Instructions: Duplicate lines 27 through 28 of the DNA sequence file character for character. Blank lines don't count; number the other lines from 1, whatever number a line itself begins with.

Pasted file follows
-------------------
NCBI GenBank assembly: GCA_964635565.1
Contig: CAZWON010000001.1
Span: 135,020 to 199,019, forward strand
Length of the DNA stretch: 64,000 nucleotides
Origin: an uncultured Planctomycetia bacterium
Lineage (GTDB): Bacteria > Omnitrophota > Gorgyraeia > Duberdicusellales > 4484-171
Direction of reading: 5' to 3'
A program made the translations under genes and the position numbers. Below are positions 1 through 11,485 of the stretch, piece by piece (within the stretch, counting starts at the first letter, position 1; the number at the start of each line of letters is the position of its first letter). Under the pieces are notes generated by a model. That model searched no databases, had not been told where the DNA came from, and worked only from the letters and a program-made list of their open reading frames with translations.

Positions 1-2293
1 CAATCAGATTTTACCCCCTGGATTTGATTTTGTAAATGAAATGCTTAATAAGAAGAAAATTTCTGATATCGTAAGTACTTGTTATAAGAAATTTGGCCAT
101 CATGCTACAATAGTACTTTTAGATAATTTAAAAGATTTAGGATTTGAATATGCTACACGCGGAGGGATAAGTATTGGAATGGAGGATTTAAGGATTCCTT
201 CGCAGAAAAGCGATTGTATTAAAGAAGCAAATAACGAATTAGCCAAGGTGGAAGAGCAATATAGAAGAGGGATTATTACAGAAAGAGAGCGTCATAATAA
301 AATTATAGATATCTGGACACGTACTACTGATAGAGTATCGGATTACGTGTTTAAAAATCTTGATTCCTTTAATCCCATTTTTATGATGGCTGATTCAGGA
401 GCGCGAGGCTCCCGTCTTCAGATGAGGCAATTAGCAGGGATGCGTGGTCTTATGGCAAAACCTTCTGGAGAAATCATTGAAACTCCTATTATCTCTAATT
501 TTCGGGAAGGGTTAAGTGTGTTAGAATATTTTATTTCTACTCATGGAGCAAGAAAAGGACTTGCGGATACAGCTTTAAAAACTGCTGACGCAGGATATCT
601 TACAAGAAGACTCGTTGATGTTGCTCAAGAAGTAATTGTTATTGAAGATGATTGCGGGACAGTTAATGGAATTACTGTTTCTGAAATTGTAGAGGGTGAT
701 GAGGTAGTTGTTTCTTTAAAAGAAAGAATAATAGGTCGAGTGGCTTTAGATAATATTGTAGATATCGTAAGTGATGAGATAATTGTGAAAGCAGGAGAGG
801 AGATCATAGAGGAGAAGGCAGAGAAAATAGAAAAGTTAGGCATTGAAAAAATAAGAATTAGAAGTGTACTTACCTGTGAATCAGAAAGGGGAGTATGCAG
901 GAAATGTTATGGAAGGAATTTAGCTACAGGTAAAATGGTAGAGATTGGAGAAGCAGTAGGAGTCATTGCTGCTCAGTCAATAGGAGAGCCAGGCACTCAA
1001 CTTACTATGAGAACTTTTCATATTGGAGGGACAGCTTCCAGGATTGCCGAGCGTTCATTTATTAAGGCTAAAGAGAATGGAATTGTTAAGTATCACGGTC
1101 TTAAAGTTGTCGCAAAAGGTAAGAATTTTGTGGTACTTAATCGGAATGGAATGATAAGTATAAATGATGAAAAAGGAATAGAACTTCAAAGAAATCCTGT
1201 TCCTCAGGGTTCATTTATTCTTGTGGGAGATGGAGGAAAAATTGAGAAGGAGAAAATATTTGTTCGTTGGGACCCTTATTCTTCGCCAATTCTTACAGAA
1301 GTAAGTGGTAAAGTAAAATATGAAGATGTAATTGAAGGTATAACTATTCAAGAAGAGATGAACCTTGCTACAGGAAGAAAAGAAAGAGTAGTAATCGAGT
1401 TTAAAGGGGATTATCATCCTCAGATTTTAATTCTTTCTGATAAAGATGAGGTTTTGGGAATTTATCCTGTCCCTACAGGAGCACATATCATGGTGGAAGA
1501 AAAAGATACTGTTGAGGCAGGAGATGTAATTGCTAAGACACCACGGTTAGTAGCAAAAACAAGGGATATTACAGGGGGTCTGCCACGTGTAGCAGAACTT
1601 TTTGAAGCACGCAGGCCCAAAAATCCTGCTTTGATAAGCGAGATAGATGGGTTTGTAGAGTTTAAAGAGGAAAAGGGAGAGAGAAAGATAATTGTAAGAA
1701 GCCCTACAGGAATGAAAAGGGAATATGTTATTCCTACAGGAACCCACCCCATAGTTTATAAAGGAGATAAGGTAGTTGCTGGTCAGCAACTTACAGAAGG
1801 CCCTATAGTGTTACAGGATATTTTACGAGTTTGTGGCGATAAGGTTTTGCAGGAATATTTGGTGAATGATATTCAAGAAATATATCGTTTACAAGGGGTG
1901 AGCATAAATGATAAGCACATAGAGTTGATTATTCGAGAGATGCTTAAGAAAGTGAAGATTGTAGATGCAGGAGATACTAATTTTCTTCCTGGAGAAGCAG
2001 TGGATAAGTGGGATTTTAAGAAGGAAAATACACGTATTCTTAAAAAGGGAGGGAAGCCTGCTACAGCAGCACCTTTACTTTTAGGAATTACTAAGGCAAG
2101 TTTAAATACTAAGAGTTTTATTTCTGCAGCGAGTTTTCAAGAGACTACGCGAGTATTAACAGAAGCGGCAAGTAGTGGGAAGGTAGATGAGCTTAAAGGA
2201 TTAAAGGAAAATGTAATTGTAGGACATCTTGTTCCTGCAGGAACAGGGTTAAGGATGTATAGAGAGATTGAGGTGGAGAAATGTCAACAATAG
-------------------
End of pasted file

1701 GCCCTACAGGAATGAAAAGGGAATATGTTATTCCTACAGGAACCCACCCCATAGTTTATAAAGGAGATAAGGTAGTTGCTGGTCAGCAACTTACAGAAGG
1801 CCCTATAGTGTTACAGGATATTTTACGAGTTTGTGGCGATAAGGTTTTGCAGGAATATTTGGTGAATGATATTCAAGAAATATATCGTTTACAAGGGGTG